What is Sustainable Development?

Sustainable development means the well-being of people within the limits of Earth's carrying capacity. This is typically illustrated with the doughnut model of sustainability developed by economist Kate Raworth. In the sustainability doughnut, the green zone represents an area in which human well-being is realised within the limits of Earth’s carrying capacity.

The picture contains a round “doughnut model” with different layers. The exterior of the doughnut describes issues related to the carrying capacity of the environment, i.e. ecological boundary conditions. In the centre, there are issues related to social well-being, such as health and education. The space between the centre and the outside is a reflection of the interface where people are doing well within the limits of the Earth's carrying capacity.
                   Original picture: Kate Raworth, Doughnut Economics. Editing: Prime Minister's Office.

Social issues that affect people’s well-being are located in the centre of the doughnut. These include education, employment and health. When talking about sustainable development, we often mean social sustainability, and issues in the centre of the doughnut are key questions of social sustainability. Without them, people cannot be well. Issues in the centre of the doughnut are also referred to as the social foundation.

On the outer edge of the doughnut are issues that relate to Earth’s carrying capacity. They include biodiversity, greenhouse gas emissions and the state of the oceans. Environmental load caused by humans currently exceeds the limits of Earth’s capacity in many areas, with significant impacts on human well-being. Sustainable development often includes environmental sustainability, and the issues in the outer edge of the doughnut are key questions of environmental sustainability. Issues on the outer edge are also referred to as ecological ceilings (as a counterpart to the centre’s social foundations).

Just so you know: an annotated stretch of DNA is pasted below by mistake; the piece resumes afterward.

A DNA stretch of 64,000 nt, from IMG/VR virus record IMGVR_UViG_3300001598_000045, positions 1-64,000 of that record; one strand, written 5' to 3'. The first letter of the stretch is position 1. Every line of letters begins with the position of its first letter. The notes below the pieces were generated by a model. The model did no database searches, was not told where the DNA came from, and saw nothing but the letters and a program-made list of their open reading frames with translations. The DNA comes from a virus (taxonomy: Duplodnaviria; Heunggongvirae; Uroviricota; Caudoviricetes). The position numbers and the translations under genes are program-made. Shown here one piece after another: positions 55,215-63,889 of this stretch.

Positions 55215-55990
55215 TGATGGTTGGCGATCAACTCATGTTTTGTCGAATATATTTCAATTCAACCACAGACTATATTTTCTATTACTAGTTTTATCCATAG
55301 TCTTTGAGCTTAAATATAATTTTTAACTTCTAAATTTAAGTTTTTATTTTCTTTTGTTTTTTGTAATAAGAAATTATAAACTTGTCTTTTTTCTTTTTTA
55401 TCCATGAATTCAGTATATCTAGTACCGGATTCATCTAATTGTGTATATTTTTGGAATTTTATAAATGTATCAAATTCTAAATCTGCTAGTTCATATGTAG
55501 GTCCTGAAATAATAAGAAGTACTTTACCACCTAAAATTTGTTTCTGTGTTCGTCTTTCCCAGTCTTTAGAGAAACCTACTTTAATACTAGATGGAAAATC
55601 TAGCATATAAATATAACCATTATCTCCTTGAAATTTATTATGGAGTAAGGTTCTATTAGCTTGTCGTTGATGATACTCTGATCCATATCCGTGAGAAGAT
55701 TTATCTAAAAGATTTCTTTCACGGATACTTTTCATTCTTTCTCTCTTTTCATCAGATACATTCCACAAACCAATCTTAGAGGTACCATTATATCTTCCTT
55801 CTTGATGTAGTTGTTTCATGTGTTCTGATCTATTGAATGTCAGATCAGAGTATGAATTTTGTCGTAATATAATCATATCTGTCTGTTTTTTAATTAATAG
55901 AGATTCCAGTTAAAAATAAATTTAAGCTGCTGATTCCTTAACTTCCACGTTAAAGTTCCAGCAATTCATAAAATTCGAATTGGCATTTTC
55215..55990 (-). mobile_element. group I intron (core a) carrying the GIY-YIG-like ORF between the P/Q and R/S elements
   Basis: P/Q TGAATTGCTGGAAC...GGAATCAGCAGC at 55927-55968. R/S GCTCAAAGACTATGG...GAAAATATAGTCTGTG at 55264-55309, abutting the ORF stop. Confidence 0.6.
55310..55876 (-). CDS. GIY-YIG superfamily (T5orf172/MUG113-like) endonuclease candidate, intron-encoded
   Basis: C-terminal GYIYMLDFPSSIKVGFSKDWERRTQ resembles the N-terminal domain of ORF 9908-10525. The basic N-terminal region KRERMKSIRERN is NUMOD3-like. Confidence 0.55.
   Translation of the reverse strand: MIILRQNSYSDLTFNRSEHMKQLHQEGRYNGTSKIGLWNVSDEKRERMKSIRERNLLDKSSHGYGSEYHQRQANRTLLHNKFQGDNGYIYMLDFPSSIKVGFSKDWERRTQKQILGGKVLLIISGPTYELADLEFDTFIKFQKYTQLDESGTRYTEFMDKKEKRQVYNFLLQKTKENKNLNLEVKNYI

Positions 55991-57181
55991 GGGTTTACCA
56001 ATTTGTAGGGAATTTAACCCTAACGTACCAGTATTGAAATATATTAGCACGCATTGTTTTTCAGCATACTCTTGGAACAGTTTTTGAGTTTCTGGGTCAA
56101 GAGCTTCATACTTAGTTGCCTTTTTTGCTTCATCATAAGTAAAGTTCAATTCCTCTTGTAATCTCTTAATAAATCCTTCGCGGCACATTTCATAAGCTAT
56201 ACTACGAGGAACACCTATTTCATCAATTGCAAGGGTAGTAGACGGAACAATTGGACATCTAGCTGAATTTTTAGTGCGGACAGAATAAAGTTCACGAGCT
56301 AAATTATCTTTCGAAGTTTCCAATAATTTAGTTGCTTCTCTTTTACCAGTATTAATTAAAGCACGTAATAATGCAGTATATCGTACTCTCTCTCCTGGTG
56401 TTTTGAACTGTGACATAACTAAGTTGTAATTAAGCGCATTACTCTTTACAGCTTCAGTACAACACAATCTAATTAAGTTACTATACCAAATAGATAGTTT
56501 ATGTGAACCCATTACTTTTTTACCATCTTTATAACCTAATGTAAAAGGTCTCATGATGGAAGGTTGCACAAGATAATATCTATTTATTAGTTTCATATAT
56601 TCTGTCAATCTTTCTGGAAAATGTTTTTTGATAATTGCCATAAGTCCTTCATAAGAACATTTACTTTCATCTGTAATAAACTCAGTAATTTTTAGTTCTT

In sustainable development thinking, the economy has an enabling role. In the doughnut, the economy is located at the bottom of the green ring. The economy enables the society and services to function. In this way, a social foundation necessitates a functioning economy. However, the economy uses natural resources and places load on the environment. Minimising environmental load caused by economic activity is essential to sustainable development. How and what we produce and consume has a big impact on sustainable development.

In the context of sustainable development, we often talk about the three dimensions of sustainability: social, environmental and economic. The sustainability doughnut illustrates their relationship with one another.

A key concept in sustainable development is interdependence. Interdependence means that issues relating to social foundations, economy activity and environmental load are linked in many different ways. For example, creating new jobs strengthens the social foundation and human well-being but from the environment’s point of view, it is not insignificant which sectors the new jobs are created in. For the environment, the best sectors for new jobs are those which do not add to the burden on the environment. Another example is food production, which is vital to human well-being and a significant employer. At the same time, food production involves important environmental questions that must be taken into consideration when looking at food production and consumption as a whole.